While interest in vaccination against Covid-19 may vary, the desire to travel is largely absent.
A study published by Hilton last October found that 95% of Americans miss travel. But those who cannot or do not want to have a Covid shot may be excluded from some routine travel experiences like flying, cruising, and business conferences.
So the decision on whether to vaccinate (or not) can have an impact on future travel plans.
While no country has yet announced compulsory vaccination, it is “very likely” that some vaccinations will become available once they are freely available, said Sharona Hoffman, co-director of the Law-Medicine Center at Case Western Reserve University’s Law School.
“I would suspect that New Zealand could be a country that requires proof of vaccination for travel purposes,” she said, referring to the country’s strict travel ban and low Covid-19 infection rate.
Hoffman said countries need to weigh the need for tourist income against the inherent coronavirus risks that travelers bring.
“We know there are large numbers of people planning to opt out of the vaccination immediately, even in rich countries like the United States,” she said. “Will the nations be willing to give up tourism income to such individuals?”
A survey published last month by market research firm Ipsos with the World Economic Forum found that 69% of Americans were willing to be vaccinated against Covid-19, up 5% from October. Residents of other countries, including China (80%), Mexico (77%), the United Kingdom (77%), and Australia (75%), are likely to adopt the vaccine in greater numbers. Residents of Russia (43%) and France (40%) showed the least intention to get vaccinated in the survey.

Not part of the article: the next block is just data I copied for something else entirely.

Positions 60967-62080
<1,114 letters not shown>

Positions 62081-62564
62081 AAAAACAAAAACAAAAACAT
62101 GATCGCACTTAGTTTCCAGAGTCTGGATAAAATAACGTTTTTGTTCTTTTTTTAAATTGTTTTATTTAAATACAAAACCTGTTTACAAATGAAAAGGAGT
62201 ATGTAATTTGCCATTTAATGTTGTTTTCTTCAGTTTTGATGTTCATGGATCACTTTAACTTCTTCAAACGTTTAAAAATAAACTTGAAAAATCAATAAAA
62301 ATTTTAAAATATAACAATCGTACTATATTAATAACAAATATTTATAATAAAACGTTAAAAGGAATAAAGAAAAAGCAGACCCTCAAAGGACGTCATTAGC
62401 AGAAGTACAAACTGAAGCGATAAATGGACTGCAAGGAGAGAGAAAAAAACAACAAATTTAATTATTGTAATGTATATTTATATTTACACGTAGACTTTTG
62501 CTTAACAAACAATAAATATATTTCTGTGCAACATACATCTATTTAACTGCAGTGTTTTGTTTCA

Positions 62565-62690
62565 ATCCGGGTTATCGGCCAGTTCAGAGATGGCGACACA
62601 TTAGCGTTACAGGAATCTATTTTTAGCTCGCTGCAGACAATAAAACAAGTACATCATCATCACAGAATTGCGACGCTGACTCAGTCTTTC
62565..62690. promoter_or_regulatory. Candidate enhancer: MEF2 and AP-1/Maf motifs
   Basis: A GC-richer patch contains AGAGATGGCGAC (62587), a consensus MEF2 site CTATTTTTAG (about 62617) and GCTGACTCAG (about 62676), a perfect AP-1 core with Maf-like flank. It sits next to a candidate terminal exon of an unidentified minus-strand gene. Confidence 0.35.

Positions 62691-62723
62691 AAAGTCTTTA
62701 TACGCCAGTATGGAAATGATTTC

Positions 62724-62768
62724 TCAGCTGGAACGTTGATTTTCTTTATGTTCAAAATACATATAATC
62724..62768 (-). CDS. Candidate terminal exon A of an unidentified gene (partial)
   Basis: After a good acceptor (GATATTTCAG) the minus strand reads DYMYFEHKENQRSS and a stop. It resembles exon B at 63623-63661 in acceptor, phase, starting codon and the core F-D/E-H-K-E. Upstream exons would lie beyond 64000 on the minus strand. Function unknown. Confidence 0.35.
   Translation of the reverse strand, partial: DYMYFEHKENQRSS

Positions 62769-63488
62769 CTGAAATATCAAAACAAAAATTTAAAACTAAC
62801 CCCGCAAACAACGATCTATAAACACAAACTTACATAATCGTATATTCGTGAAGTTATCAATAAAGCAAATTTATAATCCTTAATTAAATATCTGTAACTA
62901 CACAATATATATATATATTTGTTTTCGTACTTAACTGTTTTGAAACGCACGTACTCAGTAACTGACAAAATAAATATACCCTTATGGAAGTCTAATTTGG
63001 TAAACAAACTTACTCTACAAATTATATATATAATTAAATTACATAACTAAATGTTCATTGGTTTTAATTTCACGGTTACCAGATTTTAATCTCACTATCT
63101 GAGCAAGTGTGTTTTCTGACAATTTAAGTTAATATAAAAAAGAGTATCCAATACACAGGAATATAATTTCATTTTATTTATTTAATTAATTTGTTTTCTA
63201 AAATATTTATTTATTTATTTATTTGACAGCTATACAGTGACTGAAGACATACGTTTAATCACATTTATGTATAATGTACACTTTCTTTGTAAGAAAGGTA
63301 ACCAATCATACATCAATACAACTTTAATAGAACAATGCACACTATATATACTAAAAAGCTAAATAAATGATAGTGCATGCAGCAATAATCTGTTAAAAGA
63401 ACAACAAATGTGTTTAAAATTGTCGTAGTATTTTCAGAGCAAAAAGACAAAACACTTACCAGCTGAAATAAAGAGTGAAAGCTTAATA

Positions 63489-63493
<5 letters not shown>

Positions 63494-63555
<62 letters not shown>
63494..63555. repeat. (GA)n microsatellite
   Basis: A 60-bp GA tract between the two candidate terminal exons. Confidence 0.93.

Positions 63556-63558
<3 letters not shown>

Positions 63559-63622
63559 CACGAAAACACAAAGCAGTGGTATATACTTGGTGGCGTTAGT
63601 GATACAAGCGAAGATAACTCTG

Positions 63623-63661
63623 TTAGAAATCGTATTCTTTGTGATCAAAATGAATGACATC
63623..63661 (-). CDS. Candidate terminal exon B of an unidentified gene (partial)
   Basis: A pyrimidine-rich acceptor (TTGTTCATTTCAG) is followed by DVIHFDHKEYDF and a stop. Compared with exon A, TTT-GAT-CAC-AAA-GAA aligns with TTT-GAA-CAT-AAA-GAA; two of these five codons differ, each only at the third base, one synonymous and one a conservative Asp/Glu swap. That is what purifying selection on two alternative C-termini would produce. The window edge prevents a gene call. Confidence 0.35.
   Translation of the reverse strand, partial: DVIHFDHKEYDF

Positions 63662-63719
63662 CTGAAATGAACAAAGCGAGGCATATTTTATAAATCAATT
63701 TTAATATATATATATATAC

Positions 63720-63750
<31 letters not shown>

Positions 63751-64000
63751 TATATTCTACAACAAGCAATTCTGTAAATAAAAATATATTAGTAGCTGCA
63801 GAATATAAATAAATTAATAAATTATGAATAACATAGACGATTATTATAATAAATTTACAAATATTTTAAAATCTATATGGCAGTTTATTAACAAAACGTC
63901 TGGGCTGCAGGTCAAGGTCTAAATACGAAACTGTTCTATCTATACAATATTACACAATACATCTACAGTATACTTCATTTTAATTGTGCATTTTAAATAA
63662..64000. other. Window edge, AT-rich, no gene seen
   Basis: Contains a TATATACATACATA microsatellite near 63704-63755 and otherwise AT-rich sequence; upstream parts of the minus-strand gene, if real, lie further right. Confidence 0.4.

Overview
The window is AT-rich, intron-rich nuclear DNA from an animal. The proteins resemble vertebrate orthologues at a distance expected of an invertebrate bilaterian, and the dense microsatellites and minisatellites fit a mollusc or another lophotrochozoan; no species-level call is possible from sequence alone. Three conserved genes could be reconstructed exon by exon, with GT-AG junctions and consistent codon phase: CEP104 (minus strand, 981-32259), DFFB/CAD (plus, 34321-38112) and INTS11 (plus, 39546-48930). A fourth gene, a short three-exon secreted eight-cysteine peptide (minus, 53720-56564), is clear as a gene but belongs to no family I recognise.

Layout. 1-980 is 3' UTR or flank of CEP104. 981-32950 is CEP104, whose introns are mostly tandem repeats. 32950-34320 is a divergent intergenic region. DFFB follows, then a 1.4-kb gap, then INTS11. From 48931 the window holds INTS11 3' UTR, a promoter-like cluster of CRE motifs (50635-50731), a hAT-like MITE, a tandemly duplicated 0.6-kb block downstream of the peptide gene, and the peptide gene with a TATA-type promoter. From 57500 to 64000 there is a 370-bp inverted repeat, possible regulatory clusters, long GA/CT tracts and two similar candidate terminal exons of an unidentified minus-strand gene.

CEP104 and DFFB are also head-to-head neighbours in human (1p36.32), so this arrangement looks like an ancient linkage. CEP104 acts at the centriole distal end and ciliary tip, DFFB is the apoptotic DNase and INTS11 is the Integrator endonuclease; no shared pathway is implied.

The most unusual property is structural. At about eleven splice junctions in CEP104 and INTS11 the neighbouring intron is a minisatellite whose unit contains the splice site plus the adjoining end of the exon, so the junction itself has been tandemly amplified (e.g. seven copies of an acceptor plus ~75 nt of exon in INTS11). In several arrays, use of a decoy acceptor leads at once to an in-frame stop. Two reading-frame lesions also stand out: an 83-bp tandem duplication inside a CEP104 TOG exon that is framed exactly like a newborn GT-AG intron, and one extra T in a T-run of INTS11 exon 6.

In countries with tight border restrictions and low Covid-19 rates like New Zealand, travelers may need to be vaccinated to visit.
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In order to resume travel as soon as possible, global travel organizations are pushing for Covid-19 tests for vaccine mandates. The International Air Transport Association estimated the global vaccination roll-out in at least 12 to 24 months and said last month it was “not an option” to wait for vaccines to reopen borders.
On a Reuters video panel last Monday, Gloria Guevara, CEO of the World Trade & Tourism Council (WTTC), made headlines when she said vaccination mandates discriminated against travelers.